Vocal Director, Shari Willner, has worked wonders on the vocal score of ‘Grease’ and should be commended for really giving cast members ownership of their songs. It felt as though actors added their own stamp on their tracks, with many unique vocal riffs that made songs sound like a cover rather than an imitation. A particular highlight was during ‘Freddy, My Love’ where Samantha Sherrin as Marty incorporated melodic runs and cemented herself as a powerhouse vocalist. Another great interpretation was during ‘Mooning’ where Greyson Vaughn’s Roger gave massive teen heartthrob vibes with his equally great vocal runs.
Matching the impact of vocals, Choreographer Jessica Ng really put the ensemble through their paces with synergetic dance moves and complex routines. Ng created incredible tableaus that really packed a punch. The opening and ending routines of the show, especially their accompanying visual imagery, were goosebump-provoking, and really bookended the production nicely. It did feel that at times that some cast members were struggling to keep up in some of the faster-paced routines, in particular during ‘Grease Lightnin’, however, this should smooth out over the course of the season.
The large cast all had their part to play in bringing the show to life and looked like they were enjoying their time together on stage, which in turn made the finale song of both acts ‘We Go Together’ feel extremely special.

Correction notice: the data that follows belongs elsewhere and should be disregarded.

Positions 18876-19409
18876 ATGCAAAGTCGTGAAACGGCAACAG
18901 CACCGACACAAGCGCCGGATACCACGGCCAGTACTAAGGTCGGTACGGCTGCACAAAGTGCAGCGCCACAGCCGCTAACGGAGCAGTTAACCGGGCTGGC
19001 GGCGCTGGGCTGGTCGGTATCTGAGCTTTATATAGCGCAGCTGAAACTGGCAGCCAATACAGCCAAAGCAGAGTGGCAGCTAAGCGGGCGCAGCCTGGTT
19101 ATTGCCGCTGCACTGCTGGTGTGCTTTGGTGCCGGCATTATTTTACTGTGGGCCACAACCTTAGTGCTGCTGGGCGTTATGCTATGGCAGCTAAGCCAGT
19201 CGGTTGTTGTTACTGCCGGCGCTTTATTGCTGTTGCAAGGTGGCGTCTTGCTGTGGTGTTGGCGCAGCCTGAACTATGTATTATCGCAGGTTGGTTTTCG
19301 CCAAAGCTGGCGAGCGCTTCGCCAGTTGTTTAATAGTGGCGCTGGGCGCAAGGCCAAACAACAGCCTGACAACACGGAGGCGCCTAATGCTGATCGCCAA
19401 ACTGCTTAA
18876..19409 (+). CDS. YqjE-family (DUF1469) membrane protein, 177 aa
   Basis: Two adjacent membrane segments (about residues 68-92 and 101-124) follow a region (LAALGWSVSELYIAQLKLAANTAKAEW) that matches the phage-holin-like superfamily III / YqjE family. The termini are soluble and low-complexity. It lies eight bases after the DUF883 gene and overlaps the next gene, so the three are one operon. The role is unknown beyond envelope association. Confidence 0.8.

Portia Morris as the kind-natured Sandy was wonderfully compelling and had the vocal range to match. During ‘Hopelessly Devoted To You’, Morris paid a wonderful tribute to the Aussie icon, Olivia Newton-John, and also held her own place during the song. As the too cool for school Danny, Matt Domingo was smooth and had a slow burn in the show, gradually growing more comfortable and confident in his vocals.
Other standout performances included Tiahni Wilton as Frenchie, who had a Bernadette Rostenkowski high-pitch to her voice and fun-bubbly nature; Samantha Sherrin as the previously mentioned Marty, who was layered with sass and hungry for gossip; Isabella Wiesenthal’s feisty Rizzo, which gave a powerful and heartwrenching performance of ‘There Are Worse Things I Could Do’; and Debbie Tanna as the comical old maid, Miss Lynch.
Dean Giltinan as the magical drag act Teen Angel was a wonderful addition and really added a nice, materialistic layer to the scene, especially with Giltinan’s plastic-plumped body suit. The little costume reveals added some great razzle and dazzle to the song, ‘Beauty School Dropout’. It would have been great to see more moments where Giltinan could stand and deliver this song, as there were many props and elements that came on and off stage during the piece, which made things slightly chaotic and distracting from the main performance. A small edit on these choices might make the pace tighter, giving Giltinan a chance to interact with Frenchie and the audience.
For fans of the movie, Spotlight Theatrical Company’s ‘Grease’ is one to watch. While there were some opening night jitters from the company, there’s no doubt that this musical will have you shakin’ at this theatrical hop. So, grab your opportunity to hand jive before this school year’s out.
‘Grease’ performs until Saturday, 10 December 2022 at Spotlight Theatrical Company. For more information visit their website.
Images by Vargo Studios.